DESPITE protests by parents, Yarmouth Primary School is a step closer to relocating to Freshwater after an Isle of Wight Council cabinet vote last night (Thursday).

The proposal, put forward by Cllr Paul Brading, cabinet member for children’s services and education, is to close All Saints' Primary School, Freshwater, on April 3, 2020.

The pupils would then move to Yarmouth Primary School, which would be expanded with the number of pupils in each year group doubling from 15 to 30.

Yarmouth would then be closed and relocated to the All Saints site once refurbishment works are completed, estimated to be in September 2021.

The decision has been made because the local authority needs to address the surplus of school places in the West Wight area.

Protesters ­dressed in Yarmouth yellow stood outside County Hall before the meeting with a sign reading, 'Keep Yarmouth School in Yarmouth.'

The council has said Yarmouth primary is not being closed, only relocated to Freshwater with its current staff.

But Jill Cowley, whose grandchildren attend Yarmouth, said it was 'a euphemism' to say it was not being closed.

The cabinet voted eight to one in favour of the proposal.

Cllr Stuart Hutchison, the ward councillor for West Wight, was the only cabinet member to vote against the recommendation.

He said he thought the decision was 'flawed' and should be reconsidered.

He said the concerns of the school governors carried 'a weight of educational quality and should be listened to.'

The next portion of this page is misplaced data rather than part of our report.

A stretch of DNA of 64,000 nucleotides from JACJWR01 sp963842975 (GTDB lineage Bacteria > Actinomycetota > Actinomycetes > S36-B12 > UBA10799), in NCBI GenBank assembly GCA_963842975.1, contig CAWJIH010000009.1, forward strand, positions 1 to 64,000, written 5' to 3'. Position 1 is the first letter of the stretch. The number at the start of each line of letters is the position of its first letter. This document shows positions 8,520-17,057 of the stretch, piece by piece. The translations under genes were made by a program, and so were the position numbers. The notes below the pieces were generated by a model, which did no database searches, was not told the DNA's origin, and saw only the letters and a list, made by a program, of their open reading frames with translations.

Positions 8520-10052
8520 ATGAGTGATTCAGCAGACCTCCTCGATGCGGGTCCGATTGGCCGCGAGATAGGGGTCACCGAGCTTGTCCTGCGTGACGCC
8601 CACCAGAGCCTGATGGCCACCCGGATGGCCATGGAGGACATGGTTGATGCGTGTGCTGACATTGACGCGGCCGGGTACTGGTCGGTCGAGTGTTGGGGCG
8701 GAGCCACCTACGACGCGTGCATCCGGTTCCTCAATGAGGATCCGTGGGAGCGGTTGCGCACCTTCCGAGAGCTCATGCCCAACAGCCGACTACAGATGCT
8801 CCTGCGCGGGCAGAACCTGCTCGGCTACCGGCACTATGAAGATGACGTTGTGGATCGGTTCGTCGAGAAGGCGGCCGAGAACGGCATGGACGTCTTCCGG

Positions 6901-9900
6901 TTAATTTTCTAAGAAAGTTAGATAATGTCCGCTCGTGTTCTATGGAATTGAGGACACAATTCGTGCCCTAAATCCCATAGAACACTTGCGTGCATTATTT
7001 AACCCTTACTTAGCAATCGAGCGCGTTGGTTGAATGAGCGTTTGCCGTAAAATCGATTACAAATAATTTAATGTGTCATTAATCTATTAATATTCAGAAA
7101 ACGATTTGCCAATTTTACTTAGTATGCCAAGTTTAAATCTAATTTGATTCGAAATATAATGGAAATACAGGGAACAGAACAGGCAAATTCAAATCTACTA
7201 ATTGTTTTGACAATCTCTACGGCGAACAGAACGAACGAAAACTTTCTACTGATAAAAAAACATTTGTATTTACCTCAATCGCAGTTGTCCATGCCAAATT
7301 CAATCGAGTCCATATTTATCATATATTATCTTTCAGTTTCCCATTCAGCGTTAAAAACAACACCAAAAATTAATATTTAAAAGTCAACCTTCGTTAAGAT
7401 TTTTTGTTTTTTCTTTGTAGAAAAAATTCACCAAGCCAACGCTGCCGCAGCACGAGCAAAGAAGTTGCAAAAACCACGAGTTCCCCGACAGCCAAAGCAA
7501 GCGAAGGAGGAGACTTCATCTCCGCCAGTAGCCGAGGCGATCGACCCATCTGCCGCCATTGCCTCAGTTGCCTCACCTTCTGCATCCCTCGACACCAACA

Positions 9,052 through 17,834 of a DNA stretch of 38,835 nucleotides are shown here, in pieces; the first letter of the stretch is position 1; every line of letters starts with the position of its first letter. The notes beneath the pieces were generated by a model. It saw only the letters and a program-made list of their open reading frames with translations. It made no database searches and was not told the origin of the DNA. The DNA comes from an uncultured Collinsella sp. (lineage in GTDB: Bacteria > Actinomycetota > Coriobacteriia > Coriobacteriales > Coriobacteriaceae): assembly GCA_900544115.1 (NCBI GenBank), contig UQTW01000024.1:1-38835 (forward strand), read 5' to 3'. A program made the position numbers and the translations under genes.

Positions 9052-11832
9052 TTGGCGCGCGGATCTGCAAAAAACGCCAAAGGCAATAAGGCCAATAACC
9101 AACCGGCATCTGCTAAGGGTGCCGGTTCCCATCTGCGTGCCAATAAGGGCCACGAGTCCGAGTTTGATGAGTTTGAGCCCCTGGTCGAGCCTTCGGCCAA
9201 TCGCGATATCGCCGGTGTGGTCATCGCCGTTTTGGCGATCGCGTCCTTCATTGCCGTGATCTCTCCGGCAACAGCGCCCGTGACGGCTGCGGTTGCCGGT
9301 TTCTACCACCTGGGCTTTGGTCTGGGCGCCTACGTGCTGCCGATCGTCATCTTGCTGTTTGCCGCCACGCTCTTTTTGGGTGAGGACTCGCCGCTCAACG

His speech was applauded by the supporters of Yarmouth school in the public gallery.

Cllr Brading said he made the recommendation because All Saints has been rated as 'requires improvement' by Ofsted since 2013, while Yarmouth Primary is rated ‘good.'

However, the All Saints site was viewed as the better site for a school. Cllr Brading said it made sense to use the buildings closest to where most of the children live.

Seven children attending the Yarmouth school live in the town, while 69 live in Freshwater and Totland.

Cllr Brading said: "It also makes the most sense strategically in terms of future proofing buildings as the All Saints site is due to receive a multi million pound investment from the Department for Education to substantially improve and replace the existing buildings."

However, one protester said that the school was only rated 'good' in its present site and criticised the plan to move children during the academic year, which she said was proven to damage academic achievements.

A public notice of the cabinet's intended decision is due to be published next Friday. Following that, people will now have nine weeks, until Friday, September 20, to make any further comments before the cabinet makes a final decision on October 10.

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